NOAA has announced that nearly $17 million in grant funding is now available to support proposals focused on living coastal and marine resources and their habitats in the Gulf of Mexico. This is the second round of funds made available by the NOAA RESTORE Act Science Program, which supports research and its application in the Gulf of Mexico to promote the long-term sustainability of the Gulf’s ecosystem and fisheries.
“This funding competition continues our commitment to producing timely and high-quality scientific findings and products for the Gulf of Mexico ecosystem,” said Julien Lartigue, Ph.D., director of the NOAA RESTORE Act Science Program. “The best use of these funds is to make them available to the research and management communities in the Gulf States and have them work together to develop the knowledge and tools needed to manage the region’s living coastal and marine resources.”
Proposals should be for one to three-year projects to either conduct research in one or more of six specific areas, or to improve the decision-support tools available to resource managers.
The six specific areas of research are:
- Movement of living coastal and marine resources between and among habitats;
- Use of different habitats by living coastal and marine resources to support their growth and reproduction;
- Factors that determine whether a juvenile fish survives to become an adult;
- Food webs (who is eating whom) and the relationship between predators and their prey;
- Effects of multiple impacts, such as natural disasters, harvesting, and development, on food webs and habitat quantity and quality; and
- Connections among restored and surrounding habitats and the living coastal and marine resources and wildlife that depend on them.
Applicants seeking funding to improve decision-support tools should focus on tools that are being applied to a decision or challenge a manager of a living coastal or marine resource is facing now or will soon face. The tools can be used to combine information, model the environment, or develop and evaluate different management alternatives.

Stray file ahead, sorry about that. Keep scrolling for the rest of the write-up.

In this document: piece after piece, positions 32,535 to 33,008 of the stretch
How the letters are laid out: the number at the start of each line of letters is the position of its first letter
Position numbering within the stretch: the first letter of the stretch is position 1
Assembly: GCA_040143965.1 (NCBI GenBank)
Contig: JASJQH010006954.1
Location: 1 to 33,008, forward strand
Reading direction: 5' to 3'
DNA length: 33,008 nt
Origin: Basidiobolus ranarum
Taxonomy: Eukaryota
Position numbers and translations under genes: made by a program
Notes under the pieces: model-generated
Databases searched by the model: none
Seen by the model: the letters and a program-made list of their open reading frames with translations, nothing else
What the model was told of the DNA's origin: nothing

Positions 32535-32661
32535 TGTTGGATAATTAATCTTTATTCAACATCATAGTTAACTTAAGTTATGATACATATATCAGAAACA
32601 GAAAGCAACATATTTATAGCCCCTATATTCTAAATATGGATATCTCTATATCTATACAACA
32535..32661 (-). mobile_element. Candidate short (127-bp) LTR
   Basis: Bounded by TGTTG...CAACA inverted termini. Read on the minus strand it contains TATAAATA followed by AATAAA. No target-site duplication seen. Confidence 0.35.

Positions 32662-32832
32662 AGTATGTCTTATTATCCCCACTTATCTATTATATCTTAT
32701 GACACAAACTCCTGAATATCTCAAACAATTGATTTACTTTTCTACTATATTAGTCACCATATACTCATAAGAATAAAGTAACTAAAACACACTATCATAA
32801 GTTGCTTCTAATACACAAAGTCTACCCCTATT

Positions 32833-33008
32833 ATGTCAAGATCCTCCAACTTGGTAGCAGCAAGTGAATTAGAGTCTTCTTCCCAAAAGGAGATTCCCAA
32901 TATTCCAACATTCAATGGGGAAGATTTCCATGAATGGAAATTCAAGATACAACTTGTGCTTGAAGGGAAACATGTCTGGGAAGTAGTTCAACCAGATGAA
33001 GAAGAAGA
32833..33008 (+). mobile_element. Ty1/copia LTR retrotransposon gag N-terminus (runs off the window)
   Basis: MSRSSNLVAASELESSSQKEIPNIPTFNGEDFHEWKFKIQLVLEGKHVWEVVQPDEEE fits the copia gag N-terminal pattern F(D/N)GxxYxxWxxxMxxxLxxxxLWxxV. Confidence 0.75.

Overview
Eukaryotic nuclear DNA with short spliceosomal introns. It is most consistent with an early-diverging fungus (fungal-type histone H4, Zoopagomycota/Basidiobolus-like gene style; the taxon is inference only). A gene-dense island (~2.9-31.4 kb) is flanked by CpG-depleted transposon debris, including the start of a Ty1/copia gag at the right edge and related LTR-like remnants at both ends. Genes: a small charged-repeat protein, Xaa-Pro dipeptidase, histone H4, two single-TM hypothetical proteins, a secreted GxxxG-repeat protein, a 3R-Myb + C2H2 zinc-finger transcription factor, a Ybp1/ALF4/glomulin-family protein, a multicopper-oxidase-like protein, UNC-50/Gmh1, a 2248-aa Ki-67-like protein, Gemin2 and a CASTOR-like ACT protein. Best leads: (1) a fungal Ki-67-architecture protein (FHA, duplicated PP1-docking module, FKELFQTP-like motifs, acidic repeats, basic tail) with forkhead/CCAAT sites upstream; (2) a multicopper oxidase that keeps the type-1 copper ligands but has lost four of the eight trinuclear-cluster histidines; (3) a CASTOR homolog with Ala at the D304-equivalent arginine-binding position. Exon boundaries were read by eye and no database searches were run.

This federal funding opportunity is in response to the RESTORE Act, also known as the Resources and Ecosystems Sustainability, Tourist Opportunities, and Revived Economies Act, which authorized NOAA to establish and administer a “Gulf Coast Ecosystem Restoration Science, Observation, Monitoring, and Technology Program.” Details of the funding opportunity were published today on the NOAA RESTORE Act Science Program website and on www.Grants.gov. The application deadline is September 27, 2016. Applicants are also required to submit a letter of intent by July 8, 2016 and must do so if they want to submit a full application.
The Science Program is funded by 2 1/2 percent of the Gulf Coast Restoration Trust Fund which was established by the RESTORE Act. The Trust is comprised of 80 percent of the Clean Water Act civil penalties recovered from parties responsible for the Deepwater Horizon oil spill. The program also receives 25 percent of any interest accrued from funds deposited into the Trust. As of April 4, 2016, all the parties responsible for the Deepwater Horizon oil spill have agreed to settlements or had judgments rendered against them. Collectively, the fines and interest will result in approximately $133 million in total funding for the NOAA RESTORE Science Program over the next 16 years.